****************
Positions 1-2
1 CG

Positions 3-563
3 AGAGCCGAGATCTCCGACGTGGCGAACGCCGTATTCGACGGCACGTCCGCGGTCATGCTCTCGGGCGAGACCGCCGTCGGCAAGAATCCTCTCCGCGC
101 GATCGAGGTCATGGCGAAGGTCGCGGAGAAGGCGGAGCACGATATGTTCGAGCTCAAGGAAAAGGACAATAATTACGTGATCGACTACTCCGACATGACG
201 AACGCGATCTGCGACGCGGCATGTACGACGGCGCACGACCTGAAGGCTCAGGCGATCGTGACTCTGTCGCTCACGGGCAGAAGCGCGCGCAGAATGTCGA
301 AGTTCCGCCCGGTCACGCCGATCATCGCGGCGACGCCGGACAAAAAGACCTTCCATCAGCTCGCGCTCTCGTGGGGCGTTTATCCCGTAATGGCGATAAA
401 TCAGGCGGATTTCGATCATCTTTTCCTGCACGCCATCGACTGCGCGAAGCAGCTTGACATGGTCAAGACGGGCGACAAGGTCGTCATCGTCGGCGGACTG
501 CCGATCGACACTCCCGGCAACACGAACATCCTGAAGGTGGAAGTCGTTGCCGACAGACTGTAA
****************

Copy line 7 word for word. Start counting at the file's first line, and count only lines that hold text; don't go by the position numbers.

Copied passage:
301 AGTTCCGCCCGGTCACGCCGATCATCGCGGCGACGCCGGACAAAAAGACCTTCCATCAGCTCGCGCTCTCGTGGGGCGTTTATCCCGTAATGGCGATAAA